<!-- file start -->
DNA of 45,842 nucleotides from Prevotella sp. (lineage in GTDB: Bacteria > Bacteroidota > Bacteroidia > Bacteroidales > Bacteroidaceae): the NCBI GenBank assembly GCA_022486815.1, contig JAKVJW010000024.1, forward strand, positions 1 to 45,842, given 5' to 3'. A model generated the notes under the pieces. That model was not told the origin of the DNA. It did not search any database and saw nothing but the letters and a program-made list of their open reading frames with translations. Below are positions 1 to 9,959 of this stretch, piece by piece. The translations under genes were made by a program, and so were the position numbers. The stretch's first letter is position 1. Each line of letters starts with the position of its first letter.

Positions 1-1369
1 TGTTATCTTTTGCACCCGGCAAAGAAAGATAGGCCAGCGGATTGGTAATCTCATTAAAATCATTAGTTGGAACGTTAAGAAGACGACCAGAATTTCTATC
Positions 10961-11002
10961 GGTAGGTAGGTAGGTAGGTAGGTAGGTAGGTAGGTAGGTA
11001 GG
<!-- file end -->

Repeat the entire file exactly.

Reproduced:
DNA of 45,842 nucleotides from Prevotella sp. (lineage in GTDB: Bacteria > Bacteroidota > Bacteroidia > Bacteroidales > Bacteroidaceae): the NCBI GenBank assembly GCA_022486815.1, contig JAKVJW010000024.1, forward strand, positions 1 to 45,842, given 5' to 3'. A model generated the notes under the pieces. That model was not told the origin of the DNA. It did not search any database and saw nothing but the letters and a program-made list of their open reading frames with translations. Below are positions 1 to 9,959 of this stretch, piece by piece. The translations under genes were made by a program, and so were the position numbers. The stretch's first letter is position 1. Each line of letters starts with the position of its first letter.

Positions 1-1369
1 TGTTATCTTTTGCACCCGGCAAAGAAAGATAGGCCAGCGGATTGGTAATCTCATTAAAATCATTAGTTGGAACGTTAAGAAGACGACCAGAATTTCTATC
Positions 10961-11002
10961 GGTAGGTAGGTAGGTAGGTAGGTAGGTAGGTAGGTAGGTA
11001 GG